John Cale
Fear Is A Man's Best Friend - John Cale


White Light White Heat

Interview by Bill Flanagan. Published in Musician no. 126, april 1989

Lou Reed and John Cale remember Andy Warhol

Musician no. 126, april 1989

MUSICIAN: How was Songs for 'Drella composed?

REED: Oh, it was just a hundred-percent collaboration. John and I just rented out a small rehearsal studio for three weeks and locked ourselves in.

CALE: It was on and off around Christmas time. We were planning on maybe five weeks, but when we got working on it I started adding keyboards until we had a whole MIDI setup. I had a Roland D-50, a Yamaha CP8O MIDI and a Korg Ml. And they slowly started being part of the songwriting process. A lot of it was done just on the piano to begin with.

MUSICIAN: The opening number, "Small Town," has claustrophobic lyrics ["When you're growing up in a small town and you're having a nervous breakdown) with very jaunty music. John plays piano and Lou sings.] It is very much like the opening number of a Broadway musical -an upbeat tune that introduces the main character.

CALE: I know we set ourselves up for this idea of a theater piece, but it really is banished. Because what we have there is such a strong core idea that the simpler the better. I was really excited by the amount of power just two people could do without needing drums. When we started work I was always, in the back of my mind, wondering, "Where the hell does the backbeat go?" And by the time we finished it I was saying, "Thank God we don't have one!" [Reed laughs] The way it's going to be at BAM is exactly the same. We're going to maintain that hard-edged, clear-eyed image of it – simple and very hard.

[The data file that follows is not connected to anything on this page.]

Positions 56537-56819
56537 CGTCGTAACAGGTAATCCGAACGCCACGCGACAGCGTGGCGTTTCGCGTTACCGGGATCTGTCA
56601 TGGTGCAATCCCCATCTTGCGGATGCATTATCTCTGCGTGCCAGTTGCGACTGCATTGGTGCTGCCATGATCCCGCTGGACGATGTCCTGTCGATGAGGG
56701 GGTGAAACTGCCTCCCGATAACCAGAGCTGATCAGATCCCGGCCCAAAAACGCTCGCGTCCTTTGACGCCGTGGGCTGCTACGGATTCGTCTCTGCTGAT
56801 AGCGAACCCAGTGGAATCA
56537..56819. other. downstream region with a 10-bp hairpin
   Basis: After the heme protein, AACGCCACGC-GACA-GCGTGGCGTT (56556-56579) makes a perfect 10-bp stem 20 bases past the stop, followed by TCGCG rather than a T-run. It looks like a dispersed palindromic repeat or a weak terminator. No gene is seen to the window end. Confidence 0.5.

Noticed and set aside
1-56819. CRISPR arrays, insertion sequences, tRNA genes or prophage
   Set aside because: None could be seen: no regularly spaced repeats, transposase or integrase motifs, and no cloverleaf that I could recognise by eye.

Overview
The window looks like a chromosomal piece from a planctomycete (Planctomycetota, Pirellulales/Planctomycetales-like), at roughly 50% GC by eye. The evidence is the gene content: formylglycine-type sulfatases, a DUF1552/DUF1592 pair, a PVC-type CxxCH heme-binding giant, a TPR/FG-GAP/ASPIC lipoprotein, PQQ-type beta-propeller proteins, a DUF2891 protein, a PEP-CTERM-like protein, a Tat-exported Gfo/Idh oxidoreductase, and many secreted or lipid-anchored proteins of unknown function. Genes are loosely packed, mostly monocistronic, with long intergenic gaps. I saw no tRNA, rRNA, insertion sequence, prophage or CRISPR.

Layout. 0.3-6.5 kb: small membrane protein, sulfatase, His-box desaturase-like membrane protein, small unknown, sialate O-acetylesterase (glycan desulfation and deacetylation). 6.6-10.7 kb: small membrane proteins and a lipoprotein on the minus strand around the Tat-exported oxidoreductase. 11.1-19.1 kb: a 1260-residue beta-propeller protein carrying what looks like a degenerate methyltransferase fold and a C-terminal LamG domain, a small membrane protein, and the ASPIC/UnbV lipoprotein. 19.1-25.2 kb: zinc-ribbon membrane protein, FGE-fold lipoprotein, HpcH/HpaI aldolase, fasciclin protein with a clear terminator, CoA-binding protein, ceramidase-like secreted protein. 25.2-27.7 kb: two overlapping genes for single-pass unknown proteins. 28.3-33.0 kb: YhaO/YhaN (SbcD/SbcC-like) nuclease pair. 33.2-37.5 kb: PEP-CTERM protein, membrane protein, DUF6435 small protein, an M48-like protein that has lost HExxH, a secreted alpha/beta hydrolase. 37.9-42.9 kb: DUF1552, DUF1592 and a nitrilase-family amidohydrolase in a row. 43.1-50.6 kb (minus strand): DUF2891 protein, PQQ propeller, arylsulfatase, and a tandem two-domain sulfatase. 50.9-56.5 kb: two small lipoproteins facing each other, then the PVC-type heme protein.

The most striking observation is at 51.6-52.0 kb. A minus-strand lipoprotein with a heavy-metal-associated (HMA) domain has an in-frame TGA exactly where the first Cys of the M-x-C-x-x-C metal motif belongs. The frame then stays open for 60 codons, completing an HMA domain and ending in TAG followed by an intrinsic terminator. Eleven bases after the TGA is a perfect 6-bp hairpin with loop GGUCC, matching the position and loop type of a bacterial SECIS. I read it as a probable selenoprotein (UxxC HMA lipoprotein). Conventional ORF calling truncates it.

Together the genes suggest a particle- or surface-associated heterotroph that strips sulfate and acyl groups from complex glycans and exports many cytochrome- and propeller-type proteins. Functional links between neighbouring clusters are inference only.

MUSICIAN: Most of the songs are in Andy's voice and from Andy's perspective. Were you concerned with making the voice of Andy the character match the voice of Andy, your old friend?

CALE: One of the things that happened while we were putting the thing together was we never quite clarified what our attitude was toward Andy speaking all the time. And that included the question of whether there should be any reference to the Velvet Underground. It's a good lyrical device to write it from another person's point of view, but inevitably it's going to blur. In "Forever Changed" I feel as if I'm singing about myself as much as Andy. Specifically, my coming from Wales to New York and meeting members of the hand.

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